DFL delegate Jim Johnson got a call from the Franken campaign late Tuesday afternoon.
By early evening Johnson was working the phone himself to try to convince other Democrats the story was no big deal.
"This is 'gotcha' politics," he said. "This is just talking about issues that just really don't matter to other people."
Johnson has been a Franken supporter from the beginning, and he's not worried about the tax problems.
"Is it an issue that needs to be resolved? Yes," he said. "Should it have been resolved ideally a year ago, cleaned up? Yes. But this too will pass. It really will."
Franken campaign spokesman Andy Barr said with the help of people like Johnson, the campaign called every state convention delegate and alternate.
"We called everybody," he said, "even people that we knew were supporting a different candidate in the endorsement race. And even from folks who were not supporting Al what we were hearing was, 'you know we're glad you guys were on top of this. Thank you for being forthright and letting us know what was going on and frankly what can we do to help.'"
In addition to contacting the people who will decide the DFL endorsement, Barr said the campaign was quick to explain the latest tax problem to groups, like unions, that have formally endorsed Franken's bid for Senate.
Javier Morillo is the president of Service Employees International Local 26. He represents 5,000 janitors, security officers, and window cleaners in the Twin Cities metro area. He said Franken's effort is working.
"I appreciated the call because they just wanted to make sure that their allies and supporters heard directly from the campaign," he said.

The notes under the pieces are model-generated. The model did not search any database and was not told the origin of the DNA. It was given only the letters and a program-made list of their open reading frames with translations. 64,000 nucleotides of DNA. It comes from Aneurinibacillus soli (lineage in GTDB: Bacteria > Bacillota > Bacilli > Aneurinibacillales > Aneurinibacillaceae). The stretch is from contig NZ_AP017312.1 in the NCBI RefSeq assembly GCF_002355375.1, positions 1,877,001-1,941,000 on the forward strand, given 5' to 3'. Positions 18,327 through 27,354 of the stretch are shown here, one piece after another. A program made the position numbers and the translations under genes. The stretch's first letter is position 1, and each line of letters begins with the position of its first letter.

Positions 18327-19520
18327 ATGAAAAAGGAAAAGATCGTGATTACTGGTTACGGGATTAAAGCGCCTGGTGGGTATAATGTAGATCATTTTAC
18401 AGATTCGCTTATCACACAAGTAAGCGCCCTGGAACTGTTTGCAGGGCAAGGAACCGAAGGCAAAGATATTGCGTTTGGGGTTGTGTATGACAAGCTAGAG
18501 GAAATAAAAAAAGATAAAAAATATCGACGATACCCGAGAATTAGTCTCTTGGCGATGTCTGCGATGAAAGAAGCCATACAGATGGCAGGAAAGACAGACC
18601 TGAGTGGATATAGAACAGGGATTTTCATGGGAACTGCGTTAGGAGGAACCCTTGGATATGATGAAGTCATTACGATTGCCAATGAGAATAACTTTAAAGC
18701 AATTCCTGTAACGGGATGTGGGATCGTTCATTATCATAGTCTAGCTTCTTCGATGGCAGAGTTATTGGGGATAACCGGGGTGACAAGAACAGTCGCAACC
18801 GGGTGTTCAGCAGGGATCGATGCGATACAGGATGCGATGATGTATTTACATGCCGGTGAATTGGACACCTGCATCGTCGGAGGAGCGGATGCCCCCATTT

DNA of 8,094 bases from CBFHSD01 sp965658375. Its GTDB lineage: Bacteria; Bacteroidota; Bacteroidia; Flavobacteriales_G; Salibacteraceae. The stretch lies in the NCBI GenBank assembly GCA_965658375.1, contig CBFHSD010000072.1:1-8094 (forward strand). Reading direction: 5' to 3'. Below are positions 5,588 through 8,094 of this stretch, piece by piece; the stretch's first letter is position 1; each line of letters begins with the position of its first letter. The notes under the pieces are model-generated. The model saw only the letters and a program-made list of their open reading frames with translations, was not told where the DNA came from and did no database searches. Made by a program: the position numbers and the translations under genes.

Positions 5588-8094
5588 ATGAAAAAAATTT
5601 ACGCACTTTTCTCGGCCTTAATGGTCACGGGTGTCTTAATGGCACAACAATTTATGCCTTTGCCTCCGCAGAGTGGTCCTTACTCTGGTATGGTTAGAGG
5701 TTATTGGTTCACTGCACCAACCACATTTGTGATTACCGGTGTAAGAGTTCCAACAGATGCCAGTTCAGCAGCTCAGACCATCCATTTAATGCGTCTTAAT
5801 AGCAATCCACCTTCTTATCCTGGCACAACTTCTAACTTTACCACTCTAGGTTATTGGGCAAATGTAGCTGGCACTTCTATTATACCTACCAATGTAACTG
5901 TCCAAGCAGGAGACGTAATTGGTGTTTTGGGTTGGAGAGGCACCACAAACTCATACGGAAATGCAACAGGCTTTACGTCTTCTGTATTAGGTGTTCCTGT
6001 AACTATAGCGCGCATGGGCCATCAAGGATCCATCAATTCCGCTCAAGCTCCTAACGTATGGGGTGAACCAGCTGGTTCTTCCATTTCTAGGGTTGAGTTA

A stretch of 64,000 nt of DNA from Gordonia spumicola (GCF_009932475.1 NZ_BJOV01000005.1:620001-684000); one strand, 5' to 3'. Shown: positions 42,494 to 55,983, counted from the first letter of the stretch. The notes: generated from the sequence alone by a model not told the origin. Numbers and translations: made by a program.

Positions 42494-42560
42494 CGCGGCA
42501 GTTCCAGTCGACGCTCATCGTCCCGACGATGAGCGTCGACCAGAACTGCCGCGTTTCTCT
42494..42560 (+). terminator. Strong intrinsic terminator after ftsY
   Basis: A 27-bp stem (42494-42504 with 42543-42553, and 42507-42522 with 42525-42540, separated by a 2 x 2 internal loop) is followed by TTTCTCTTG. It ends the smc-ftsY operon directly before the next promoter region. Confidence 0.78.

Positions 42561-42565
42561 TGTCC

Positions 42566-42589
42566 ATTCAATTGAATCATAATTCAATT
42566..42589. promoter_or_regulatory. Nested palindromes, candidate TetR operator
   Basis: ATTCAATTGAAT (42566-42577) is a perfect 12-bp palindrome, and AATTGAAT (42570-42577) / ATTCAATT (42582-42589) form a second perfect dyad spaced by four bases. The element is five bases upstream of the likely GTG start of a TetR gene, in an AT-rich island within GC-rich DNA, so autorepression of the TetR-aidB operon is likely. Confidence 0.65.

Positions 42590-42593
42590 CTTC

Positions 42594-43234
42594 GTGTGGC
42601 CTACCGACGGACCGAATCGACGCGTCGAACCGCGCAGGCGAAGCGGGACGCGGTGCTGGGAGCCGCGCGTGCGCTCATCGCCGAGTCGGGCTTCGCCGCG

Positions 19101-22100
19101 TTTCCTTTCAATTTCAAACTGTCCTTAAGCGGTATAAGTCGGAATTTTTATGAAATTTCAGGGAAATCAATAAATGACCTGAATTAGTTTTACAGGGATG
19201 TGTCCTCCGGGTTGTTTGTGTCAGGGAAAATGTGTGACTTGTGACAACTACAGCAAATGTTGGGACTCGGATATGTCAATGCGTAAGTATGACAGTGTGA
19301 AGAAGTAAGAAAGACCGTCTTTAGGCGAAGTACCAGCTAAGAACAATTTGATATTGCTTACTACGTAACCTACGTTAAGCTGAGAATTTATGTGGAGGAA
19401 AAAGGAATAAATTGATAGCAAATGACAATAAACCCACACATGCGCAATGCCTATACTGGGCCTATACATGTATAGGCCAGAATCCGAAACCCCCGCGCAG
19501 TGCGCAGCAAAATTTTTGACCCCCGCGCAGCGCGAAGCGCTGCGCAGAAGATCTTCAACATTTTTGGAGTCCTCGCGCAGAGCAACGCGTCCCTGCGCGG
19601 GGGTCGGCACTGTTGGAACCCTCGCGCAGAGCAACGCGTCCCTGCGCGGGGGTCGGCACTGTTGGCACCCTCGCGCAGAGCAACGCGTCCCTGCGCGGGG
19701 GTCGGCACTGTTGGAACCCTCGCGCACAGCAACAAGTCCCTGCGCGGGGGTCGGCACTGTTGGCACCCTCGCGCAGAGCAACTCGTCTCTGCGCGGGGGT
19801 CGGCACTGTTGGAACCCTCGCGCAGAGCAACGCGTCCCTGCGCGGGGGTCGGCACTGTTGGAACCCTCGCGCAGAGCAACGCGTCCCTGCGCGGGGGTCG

Morillo said his union is not hearing concerns about Franken's tax problems from rank-and-file members. He said the service employees are not reconsidering their endorsement of Franken.
Morillo said he thinks his working-class union members know how difficult it can be to correctly handle some tax situations.
"Many Minnesotans, many American can relate to our tax system being incredibly complicated," he said. "He paid every single dime of taxes, he just paid it to the wrong state."
Actually, Franken says correcting the tax mistakes cost him about $4,000 more in taxes, excluding penalties.
Republicans are using the tax problem to portray Franken as a wealthy entertainer with little regard for following the law.
At the latest GOP news conference about Franken's tax problems, state party chairman Ron Carey said Republicans will continue to scrutinize Franken's dealings. Carey predicted there will be more discoveries of wrongdoing, and he dismissed the Franken defense that it's all an accountant's fault.
"The real problem is not with the output of an accountant but with the input of the CEO of the company, Al Franken," he said.
Carleton College political science professor Steven Schier said the growing collection of Franken tax problems threatens the viability of Franken's Senate candidacy.
He said there is probably a lot of DFL talk behind closed doors about whether the party needs to find another candidate with money and name recognition.
Schier said Franken's problems could also boost prospects for Jack Nelson-Pallmeyer, who's competing with Franken for the DFL endorsement to run against Republican Norm Coleman.
"I think these events regarding Franken raise the possibility that a new candidate may jump into the endorsement contest or that Jack Nelson-Pallmeyer may get more support or that a number of people may go uncommitted and simply vote uncommitted in the endorsement," he said. "All of that is bad news for the Franken campaign, but that's the situation they face right now."
Jack Nelson-Pallmeyer has declined to comment on Franken's tax situation.